We need now introduce one last set of operations, which allow us to define a special type of operator highly relevant for physics; and which naturally yield nice sets of orthonormal bases. This operation is that of an inner product between vectors, a specific type of bi-linear form.

Bi-Linear Forms

Bi-linear forms are simply forms which take in two elements of the vector space and return an element of the underling scalar field, and which are linear in both arguments.

Inner Products

In many vector spaces, we often define a specific bi-linear form on vectors: the inner product. In the case of functions, we often may do the same.

A commonly defined inner product \(\langle\cdot,\cdot\rangle\) between two functions \(f\) and \(g\) is the following:

\[ \langle f , g \rangle = \int_a^b dx \ f(x) g^*(x) w(x) \]
where \(w(x)\) is some weighting function, which also might depend on the choice of coordinates (though one set of coordinates is often implicit); and the integral is defined strictly over some definite interval, that is from \(x=[a,b] \).

Note that the complex conjugate is included so that inner-products of (complex-valued) functions with themselves (that is \(\langle f,f\rangle \)) are guaranteed to be real. This condition allows us to define a real-valued norm on the space. The inner product is sometimes also defined to apply the complex conjugate to the left-hand element of the input (as in bra-ket notation).

Self-adjoint Operators

We may now define a self-adjoint operator (or Hermitian operator) \(L\), in general, as the following:

\[ \langle L f , g \rangle = \langle f , L g\rangle \]
So, in the specific case of complex-valued functions, we have that self-adjoint operators (such as Sturm-Liouville operators) satisfy the following:
\[ \int_a^b dx \ L\big( f(x)\big) g^*(x) w(x) = \int_a^b dx \ f(x) \big[ L\big( g(x)\big)\big]^* w(x) \]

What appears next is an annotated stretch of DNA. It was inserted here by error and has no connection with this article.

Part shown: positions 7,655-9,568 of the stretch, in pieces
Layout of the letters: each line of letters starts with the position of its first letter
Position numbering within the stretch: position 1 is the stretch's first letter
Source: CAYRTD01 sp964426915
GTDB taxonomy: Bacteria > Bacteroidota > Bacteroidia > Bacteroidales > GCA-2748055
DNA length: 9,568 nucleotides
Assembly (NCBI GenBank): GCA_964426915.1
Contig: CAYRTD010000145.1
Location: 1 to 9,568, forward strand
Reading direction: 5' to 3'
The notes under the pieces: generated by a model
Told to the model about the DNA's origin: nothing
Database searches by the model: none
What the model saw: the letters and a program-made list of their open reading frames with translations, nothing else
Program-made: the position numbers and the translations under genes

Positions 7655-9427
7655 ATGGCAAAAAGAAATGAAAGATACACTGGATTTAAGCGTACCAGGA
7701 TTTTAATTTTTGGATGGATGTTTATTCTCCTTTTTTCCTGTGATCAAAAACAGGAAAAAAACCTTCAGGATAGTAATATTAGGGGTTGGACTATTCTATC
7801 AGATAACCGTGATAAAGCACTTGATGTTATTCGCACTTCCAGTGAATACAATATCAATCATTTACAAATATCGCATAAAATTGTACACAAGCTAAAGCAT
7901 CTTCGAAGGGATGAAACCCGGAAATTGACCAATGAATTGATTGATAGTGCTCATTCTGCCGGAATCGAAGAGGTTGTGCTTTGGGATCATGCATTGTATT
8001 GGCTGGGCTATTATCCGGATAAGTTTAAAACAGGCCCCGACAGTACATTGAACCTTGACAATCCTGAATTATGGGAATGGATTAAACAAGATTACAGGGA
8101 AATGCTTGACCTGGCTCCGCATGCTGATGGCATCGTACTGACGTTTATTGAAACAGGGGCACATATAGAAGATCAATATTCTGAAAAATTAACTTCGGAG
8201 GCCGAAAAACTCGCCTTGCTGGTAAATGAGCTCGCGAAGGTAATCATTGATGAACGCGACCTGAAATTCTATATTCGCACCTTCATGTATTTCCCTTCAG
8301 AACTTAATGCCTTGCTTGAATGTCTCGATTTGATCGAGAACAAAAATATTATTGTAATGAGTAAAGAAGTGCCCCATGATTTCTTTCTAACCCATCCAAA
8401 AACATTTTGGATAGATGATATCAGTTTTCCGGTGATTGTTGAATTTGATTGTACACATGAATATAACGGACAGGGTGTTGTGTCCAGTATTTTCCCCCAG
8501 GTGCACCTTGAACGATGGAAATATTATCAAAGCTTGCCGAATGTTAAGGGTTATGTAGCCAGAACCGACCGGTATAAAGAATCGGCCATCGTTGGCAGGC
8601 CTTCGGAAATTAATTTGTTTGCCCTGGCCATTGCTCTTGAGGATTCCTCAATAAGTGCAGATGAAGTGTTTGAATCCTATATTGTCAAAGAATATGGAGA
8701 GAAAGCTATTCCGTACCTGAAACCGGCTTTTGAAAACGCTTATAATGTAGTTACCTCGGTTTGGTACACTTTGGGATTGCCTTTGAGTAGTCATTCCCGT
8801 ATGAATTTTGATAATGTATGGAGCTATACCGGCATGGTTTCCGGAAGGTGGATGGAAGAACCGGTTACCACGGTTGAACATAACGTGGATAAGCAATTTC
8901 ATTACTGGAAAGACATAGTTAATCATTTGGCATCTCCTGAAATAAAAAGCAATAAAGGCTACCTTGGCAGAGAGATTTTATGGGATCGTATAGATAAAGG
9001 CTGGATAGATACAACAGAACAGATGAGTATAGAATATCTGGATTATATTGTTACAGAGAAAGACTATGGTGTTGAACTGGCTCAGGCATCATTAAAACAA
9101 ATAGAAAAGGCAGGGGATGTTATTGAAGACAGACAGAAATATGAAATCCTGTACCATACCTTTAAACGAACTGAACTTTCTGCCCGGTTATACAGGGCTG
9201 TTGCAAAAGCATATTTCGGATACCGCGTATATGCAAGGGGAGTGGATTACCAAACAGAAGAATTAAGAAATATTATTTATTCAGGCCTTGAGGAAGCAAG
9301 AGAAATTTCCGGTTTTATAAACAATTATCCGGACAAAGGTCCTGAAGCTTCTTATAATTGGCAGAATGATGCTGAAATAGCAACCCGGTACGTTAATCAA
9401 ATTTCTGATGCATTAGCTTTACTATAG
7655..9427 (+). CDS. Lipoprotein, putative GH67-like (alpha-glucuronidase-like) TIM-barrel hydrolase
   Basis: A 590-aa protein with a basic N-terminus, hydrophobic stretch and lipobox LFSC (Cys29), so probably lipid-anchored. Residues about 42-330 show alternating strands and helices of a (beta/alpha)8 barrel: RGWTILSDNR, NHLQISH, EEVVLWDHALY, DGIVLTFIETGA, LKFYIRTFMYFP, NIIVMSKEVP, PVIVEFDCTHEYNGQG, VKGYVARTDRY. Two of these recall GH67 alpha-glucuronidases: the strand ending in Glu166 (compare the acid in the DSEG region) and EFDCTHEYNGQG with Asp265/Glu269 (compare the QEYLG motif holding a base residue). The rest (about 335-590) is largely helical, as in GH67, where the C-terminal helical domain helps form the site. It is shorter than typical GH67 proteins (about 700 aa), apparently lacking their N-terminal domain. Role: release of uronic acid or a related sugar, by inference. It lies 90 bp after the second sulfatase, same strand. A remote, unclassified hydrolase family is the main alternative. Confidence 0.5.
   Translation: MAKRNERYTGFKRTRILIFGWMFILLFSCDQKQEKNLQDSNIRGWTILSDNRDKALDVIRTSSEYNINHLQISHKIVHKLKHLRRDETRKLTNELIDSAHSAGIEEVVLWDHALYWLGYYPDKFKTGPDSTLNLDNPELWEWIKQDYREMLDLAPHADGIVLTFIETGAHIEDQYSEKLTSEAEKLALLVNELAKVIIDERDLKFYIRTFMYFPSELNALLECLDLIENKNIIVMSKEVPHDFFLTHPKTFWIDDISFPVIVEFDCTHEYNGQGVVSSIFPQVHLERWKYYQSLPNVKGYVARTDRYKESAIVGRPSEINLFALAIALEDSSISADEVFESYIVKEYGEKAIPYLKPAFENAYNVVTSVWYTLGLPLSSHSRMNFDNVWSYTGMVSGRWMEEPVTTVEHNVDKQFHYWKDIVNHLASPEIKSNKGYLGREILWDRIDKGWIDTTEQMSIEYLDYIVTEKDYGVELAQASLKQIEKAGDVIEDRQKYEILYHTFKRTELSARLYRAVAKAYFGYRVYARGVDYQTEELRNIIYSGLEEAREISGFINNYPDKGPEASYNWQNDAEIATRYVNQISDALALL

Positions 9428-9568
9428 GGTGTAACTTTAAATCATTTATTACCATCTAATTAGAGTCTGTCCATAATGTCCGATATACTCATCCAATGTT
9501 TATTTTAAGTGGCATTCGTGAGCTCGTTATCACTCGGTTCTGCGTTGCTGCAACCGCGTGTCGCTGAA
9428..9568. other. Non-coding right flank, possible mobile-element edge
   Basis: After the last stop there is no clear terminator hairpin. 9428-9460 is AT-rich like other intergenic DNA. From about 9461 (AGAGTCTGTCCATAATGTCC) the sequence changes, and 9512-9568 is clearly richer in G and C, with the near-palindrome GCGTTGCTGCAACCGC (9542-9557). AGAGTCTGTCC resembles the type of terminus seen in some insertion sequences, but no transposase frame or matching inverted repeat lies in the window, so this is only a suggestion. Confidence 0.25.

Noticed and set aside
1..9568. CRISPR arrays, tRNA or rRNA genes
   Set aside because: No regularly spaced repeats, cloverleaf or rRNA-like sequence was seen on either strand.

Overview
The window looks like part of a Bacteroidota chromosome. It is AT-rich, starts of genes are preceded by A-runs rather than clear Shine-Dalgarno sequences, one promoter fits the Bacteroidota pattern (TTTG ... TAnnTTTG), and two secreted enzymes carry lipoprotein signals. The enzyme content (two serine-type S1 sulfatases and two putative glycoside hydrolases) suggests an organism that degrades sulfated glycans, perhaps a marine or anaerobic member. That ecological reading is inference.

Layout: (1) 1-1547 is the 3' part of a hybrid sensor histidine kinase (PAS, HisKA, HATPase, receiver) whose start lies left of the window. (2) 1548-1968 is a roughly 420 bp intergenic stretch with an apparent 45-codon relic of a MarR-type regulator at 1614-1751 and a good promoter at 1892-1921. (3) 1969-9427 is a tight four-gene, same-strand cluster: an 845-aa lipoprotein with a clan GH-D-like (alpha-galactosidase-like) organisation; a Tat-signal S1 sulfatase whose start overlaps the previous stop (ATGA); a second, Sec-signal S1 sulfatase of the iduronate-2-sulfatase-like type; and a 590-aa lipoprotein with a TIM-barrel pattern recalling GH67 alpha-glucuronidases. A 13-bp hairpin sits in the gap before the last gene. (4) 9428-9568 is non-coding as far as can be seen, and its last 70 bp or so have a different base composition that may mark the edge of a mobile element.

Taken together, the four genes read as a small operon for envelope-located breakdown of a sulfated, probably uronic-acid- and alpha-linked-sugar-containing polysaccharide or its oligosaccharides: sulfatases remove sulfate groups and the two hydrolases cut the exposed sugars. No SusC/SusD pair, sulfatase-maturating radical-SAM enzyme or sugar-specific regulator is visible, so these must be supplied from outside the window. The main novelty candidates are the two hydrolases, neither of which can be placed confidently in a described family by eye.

If we now recall the spectral decomposition theorem, we know that any self-adjoint operator's set of eigenvectors form an orthonormal basis for the underlying vector space. So if we have some Hermitian (self-adjoint) linear operator, such as a Sturm-Liouville operator, we can get bases for functional spaces! In fact, this is where spherical harmonics, Legendre polynomials, and Bessel functions come from. The sometimes strange coefficients in these functions are often then just to normalize their inner product.

Where do Bessel functions come from?

The dreaded Bessel functions really are there to make your life easier. Note that the Bessel equaton of the first kind arises as the radial component of cylindrical coordinate poisson functions (after applying separation of variables).

\[ \frac{r}{R}\frac{\partial}{\partial r}\left(r\frac{\partial R}{\partial r} \right)+r^2n^2-m^2 = 0 \]

Note that this operator is linear and also happens to be Hermitian (self-adjoint). Hence, we may define some basis \(J_n\):

\[ \Rightarrow \ \ R(r)=J_n(kr)\quad \text{(Bessel Functions of First Kind)} \]
indexed by \(n\) which takes integer values ranging from \(0\) to \(\infty\), and the corresponding definite interval for the inner product being \(0\) to \(1\). The coefficients of the function are chosen so that the functions are normalized (with respect to the inner product with themselves) over this range.

Of course, the Bessel equation is second-order, so there's really two sets of solutions that we may extract from it. This second set is the lesser-used Neumann functions (which diverge at the origin).

Note also, that other basis are possible to extract from the Bessel equations (though they'll always be linear combinations of the previous two sets of equations), such as Hankel functions.

So, if we have a self-adjoint differential equation (as we often do in physics) we can always project our functions onto a particularly nice basis. This is similar to the concept of quantum numbers: for example, the \(n,l,m\) quantum numbers describing a Hydrogen-like wavefunciton are exactly the index values for the related bases (that is, the wave-functions are characterizable by what basis functions they are composed of). This suggests that non-simultaneous quantum numbers are evident of a poor or inconsistent choice of basis.